Zaid’s skills from the financial sector in Iraq caught the attention of the Level Crossing Removal Project finance team, and he has worked there as a Project Accounting Officer since May.

‘The GEN8 internship program gave me the most important thing when I came to Australia – a doorway that opened to my first position working in an Australian workplace, and for that I feel so very lucky,’ Zaid said.


Opportunities for Victorians with disability

Having a job is more than just getting a pay packet – although that in itself is no small thing.

Message from the Minister

Victoria Minister for Disability, Ageing and Carers, the Hon Luke Donnellan MP

The Hon Luke Donnellan MP, Minister for Disability, Ageing and Carers

Having a job is more than just getting a pay packet – although that in itself is no small thing. It’s also about feeling included and being a part of something.

It’s about gaining the confidence to learn new things and make a contribution within the community.

Victorians with disability want and deserve job opportunities, just like everyone else, and through our Social Procurement Framework, the Victorian Government is providing incentives that create these jobs.

From social enterprises established specifically to provide employment for people with disability, to big contractors who are now realising that being an inclusive employer and purchaser is actually good for their own culture and bottom line, social procurement is changing lives for Victorians and delivering value for the Victorian Government.

The social procurement framework creating opportunities at Knoxbrooke Yarra View Nursery

Knoxbrooke’s Yarra View Nursery is a social enterprise that provides employment for people with disability.

Knoxbrooke has won contracts to supply plants for several government projects including Mernda Rail Project, Western Program Alliance, Southern Program Alliance and North East Program Alliance.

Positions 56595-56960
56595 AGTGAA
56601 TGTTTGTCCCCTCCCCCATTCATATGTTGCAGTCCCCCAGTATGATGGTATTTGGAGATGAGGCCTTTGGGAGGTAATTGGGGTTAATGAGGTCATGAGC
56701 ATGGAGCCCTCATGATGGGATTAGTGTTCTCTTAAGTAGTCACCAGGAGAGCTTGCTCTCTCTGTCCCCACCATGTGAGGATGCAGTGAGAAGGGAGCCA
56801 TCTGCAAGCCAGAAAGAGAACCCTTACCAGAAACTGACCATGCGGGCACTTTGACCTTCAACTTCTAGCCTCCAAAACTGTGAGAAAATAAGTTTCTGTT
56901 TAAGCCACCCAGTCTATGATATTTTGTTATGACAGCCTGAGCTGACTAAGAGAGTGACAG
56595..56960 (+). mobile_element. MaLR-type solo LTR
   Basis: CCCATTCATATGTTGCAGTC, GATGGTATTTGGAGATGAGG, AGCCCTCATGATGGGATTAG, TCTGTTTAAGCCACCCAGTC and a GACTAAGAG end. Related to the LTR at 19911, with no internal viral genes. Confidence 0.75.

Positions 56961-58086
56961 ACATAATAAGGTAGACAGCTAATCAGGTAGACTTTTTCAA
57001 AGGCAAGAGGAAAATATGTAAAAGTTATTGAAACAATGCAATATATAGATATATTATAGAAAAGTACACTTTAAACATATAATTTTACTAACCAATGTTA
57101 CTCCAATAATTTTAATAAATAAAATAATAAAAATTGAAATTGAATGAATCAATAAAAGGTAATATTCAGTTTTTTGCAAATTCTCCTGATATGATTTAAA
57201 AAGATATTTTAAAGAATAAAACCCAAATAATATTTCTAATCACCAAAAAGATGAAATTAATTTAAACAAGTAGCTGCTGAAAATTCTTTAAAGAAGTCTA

Key highlights include:

  • 5 NEW EMPLOYEES
  • 10 000 ADDITIONAL HOURS IN PAID EMPLOYMENT

General Manager Scott Buckland estimates the business has added an additional five employees (year-on-year growth) and is providing an additional 10 000+ hours of paid employment year-on-year.

Yarra View Nursery now employs 115 people, 86 who are living with disability, and generates over 120 000 hours of paid employment and over 7 000 hours of accredited training each year. Knoxbrooke workers Meaghan, Terry and Leanne (front to back) prepare seedlings.

‘Victoria’s Social Procurement Framework has been critical for the growth and sustainability of Yarra View Nursery and has enabled the empowerment and development of people living with disability.’

Scott Buckland

General Manager, Knoxbrooke Enterprises

Key achievements

In the six months from 1 January 2019 to 30 June 2019 Victorian Government departments and core agencies spent:

  • $2.7 MILLION with 36 Australian Disability Enterprises or social enterprises led by a mission for people with disability.
  • A further $1.8 MILLION was spent with 15 social enterprises identified by Map for Impact.
  • Rail Infrastructure Alliance and North East Link Project recorded more than 4 000 employment hours for people with a disability.
  • For rail industry skills programs in 2018-19, 14 people with disability completed the GROW and TRANSIT programs and six people with disability completed the GEN44 program.